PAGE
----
At least 12 Nepalese climbing guides have been killed after an avalanche struck Mount Everest early today.
It is believed to be the worst accident to hit the world's highest peak.
The climbers had been preparing the route to the summit ahead of the main climbing season, which kicks off later this month.
The death toll is expected to rise, Lakpa Sherpa from the non-profit Himalayan Rescue Association said at Everest base camp.
The avalanche occurred at around 6.45am (2am Irish time) at an altitude of about 5,800 metres in an area known as the "popcorn field".
The area lies on the route into the treacherous Khumbu icefall, Ang Tshering Sherpa, president of the Nepal Mountaineering Association, said.
A young Nepalese guide who survived the accident has recalled being "trapped" after the avalanche came crashing down.
Dawa Tashi Sherpa, 22, was rescued after being buried neck-deep in the snow.
The force of the avalanche fractured his ribs and broke his shoulder blades, but he is expected to make a full recovery.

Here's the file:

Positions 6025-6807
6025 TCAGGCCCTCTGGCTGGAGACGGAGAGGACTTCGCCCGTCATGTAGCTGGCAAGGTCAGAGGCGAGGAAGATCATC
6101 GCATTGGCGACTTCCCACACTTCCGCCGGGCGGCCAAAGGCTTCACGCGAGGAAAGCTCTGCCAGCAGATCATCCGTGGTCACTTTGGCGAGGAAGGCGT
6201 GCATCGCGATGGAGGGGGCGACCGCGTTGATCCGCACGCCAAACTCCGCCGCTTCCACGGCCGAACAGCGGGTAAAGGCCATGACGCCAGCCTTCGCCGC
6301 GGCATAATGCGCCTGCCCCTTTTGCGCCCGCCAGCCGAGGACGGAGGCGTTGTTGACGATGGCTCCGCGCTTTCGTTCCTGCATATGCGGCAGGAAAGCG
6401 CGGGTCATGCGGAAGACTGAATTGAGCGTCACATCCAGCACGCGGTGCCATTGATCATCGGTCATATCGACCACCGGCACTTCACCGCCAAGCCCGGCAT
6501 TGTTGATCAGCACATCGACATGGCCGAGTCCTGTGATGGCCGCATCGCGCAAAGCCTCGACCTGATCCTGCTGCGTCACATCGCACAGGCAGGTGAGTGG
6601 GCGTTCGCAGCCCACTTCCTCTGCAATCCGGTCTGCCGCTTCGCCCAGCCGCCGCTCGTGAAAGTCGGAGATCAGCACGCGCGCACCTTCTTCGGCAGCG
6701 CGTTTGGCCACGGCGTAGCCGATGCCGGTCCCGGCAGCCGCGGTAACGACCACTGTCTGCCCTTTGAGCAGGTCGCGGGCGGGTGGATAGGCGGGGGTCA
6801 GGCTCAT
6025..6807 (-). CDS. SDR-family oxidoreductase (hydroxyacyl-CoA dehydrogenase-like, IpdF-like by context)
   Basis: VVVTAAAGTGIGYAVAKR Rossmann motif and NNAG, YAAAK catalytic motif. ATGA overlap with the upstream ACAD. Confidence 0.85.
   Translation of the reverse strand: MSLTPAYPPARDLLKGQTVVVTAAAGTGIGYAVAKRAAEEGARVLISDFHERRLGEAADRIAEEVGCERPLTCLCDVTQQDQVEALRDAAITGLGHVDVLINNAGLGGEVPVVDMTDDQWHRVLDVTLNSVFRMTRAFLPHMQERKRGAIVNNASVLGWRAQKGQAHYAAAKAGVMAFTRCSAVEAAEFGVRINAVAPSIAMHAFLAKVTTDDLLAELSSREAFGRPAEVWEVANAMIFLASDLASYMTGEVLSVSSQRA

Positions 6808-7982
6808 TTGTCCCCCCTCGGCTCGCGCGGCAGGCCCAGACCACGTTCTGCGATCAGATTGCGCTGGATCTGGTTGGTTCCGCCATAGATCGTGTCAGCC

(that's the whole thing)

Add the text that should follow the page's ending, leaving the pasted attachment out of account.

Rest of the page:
"I don't know how I survived," he said, after being airlifted to Kathmandu's Grande International Hospital.
He was among a large party of Sherpas carrying tents, food and ropes who headed out for an early morning expedition.
Sherpa Dawa said he left the base camp at around 3am local time, armed with equipment to help fix ropes for commercial climbers.
As he scaled the mountain slopes in the dark, climbing ladders and walking on ice, dozens of guides kept him company, with several ahead of him and others behind.
The avalanche struck soon after daybreak. "It came out of nowhere, this huge block of ice that fell from above, flying right at us," Sherpa Dawa said.
"I wanted to run but there was no time, we were just trapped."
Despite being hit by the full force of the avalanche, he said he managed to breathe and was conscious, though suffering from hypothermia.
He was eventually found by rescuers and airlifted to Kathmandu.